Natural history drawing demands dedication. The artist must closely observe their subject matter, taking time to appreciate and learn its structure and habit. Careful drawing requires sustained focus and patience, allowing time for contemplation and meditation. The quest for faithful representation becomes an act of veneration.
In this spirit, I’ve drawn a scribbly gum, growing where suburbia meets native bush at Sydney’s fringe. Its charred and hollowed heart is a legacy of bushfires past, revealing damage so severe it’s a wonder it survived. Yet it thrives, the result of millennia of evolution, able to both withstand the destructive force of fire and embrace its regenerative potential. It embodies the fine line between destruction and survival, fragility and resilience, the precarious balance common to all ecosystems and their constituents. For now, for this tree, the needle tips towards the side of life.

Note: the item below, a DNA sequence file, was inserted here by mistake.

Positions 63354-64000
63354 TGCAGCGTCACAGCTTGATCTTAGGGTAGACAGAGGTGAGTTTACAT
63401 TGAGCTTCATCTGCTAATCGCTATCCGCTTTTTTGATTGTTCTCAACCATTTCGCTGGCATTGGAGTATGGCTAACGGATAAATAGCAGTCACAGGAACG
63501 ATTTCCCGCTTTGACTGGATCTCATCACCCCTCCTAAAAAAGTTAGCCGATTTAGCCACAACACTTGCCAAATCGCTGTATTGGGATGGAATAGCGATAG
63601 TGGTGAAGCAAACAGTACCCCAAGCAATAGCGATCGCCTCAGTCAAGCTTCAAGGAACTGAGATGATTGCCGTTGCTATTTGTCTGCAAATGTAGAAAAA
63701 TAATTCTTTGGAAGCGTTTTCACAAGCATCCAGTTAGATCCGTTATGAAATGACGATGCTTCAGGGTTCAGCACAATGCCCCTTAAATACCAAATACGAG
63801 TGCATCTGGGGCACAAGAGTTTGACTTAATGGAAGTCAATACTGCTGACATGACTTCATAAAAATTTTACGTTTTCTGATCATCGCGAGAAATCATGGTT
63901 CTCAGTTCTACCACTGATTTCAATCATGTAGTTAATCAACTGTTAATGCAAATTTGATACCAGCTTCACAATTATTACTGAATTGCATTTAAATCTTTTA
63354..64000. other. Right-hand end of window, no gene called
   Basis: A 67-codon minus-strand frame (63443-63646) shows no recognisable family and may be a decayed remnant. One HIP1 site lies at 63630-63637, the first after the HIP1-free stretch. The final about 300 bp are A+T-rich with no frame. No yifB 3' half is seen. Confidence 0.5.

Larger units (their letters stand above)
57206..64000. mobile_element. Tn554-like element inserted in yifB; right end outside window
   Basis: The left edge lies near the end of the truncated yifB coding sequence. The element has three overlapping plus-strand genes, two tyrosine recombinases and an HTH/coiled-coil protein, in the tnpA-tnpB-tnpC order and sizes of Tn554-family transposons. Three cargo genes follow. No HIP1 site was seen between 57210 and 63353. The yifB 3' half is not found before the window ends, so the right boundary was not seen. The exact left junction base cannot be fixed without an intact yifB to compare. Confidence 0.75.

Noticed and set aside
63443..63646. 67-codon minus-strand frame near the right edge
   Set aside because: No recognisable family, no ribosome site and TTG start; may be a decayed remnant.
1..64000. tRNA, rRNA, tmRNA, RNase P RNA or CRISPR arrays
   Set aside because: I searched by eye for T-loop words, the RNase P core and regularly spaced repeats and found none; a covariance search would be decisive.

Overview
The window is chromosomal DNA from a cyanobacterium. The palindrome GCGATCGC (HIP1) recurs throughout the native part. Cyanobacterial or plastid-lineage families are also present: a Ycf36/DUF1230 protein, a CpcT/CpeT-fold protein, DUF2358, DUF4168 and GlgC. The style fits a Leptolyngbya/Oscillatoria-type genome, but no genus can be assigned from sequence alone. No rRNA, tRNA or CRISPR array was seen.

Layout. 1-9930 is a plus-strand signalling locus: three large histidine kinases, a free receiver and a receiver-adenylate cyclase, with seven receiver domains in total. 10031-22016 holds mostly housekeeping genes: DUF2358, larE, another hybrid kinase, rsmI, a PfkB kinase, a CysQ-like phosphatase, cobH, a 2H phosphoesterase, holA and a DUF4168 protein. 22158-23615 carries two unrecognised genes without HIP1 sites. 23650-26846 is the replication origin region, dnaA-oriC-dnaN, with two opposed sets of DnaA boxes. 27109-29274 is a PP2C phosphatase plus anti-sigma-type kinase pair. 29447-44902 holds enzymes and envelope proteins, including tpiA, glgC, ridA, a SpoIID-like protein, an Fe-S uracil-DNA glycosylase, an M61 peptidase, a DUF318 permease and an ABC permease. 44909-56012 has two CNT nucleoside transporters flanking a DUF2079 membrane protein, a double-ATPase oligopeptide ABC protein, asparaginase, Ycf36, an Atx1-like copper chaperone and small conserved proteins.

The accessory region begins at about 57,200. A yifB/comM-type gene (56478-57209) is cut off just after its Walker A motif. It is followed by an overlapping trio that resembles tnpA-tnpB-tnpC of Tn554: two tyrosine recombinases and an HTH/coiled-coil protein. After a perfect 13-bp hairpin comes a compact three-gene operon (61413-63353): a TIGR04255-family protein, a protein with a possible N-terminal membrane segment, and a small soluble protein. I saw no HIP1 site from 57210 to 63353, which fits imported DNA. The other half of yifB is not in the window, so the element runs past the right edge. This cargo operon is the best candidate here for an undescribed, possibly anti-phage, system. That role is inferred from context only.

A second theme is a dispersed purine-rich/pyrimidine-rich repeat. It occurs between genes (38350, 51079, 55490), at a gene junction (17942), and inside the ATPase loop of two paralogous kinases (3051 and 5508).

We know this balance is shifting, with more frequent and ferocious fires due to human-driven climate change, and our insatiable encroach. We look to the future with trepidation.
This drawing is to honour and cherish a scarred, but so-far resilient survivor, and to memorialize this poignant moment in history.